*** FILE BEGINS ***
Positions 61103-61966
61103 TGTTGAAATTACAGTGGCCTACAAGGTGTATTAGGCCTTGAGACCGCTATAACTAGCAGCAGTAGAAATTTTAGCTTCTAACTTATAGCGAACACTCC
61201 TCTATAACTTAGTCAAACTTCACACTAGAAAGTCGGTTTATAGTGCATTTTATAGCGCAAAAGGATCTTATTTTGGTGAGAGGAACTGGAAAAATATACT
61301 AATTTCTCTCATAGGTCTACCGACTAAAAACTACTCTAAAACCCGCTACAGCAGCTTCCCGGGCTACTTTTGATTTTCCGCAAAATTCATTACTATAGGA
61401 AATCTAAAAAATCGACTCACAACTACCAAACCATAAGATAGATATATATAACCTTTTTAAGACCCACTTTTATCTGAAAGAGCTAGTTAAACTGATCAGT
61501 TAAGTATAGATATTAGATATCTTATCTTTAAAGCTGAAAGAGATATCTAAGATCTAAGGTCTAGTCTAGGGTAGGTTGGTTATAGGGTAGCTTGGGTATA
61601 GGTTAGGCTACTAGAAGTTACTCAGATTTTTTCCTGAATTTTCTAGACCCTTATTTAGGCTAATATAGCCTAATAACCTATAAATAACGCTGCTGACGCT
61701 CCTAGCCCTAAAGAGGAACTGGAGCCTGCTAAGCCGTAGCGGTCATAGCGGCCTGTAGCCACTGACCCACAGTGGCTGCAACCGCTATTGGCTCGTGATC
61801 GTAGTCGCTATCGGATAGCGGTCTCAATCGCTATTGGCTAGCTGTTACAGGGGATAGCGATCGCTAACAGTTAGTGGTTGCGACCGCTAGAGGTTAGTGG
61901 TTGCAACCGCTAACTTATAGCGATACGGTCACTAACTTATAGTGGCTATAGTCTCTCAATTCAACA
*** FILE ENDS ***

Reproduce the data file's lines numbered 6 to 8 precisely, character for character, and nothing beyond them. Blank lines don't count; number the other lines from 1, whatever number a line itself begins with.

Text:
61501 TAAGTATAGATATTAGATATCTTATCTTTAAAGCTGAAAGAGATATCTAAGATCTAAGGTCTAGTCTAGGGTAGGTTGGTTATAGGGTAGCTTGGGTATA
61601 GGTTAGGCTACTAGAAGTTACTCAGATTTTTTCCTGAATTTTCTAGACCCTTATTTAGGCTAATATAGCCTAATAACCTATAAATAACGCTGCTGACGCT
61701 CCTAGCCCTAAAGAGGAACTGGAGCCTGCTAAGCCGTAGCGGTCATAGCGGCCTGTAGCCACTGACCCACAGTGGCTGCAACCGCTATTGGCTCGTGATC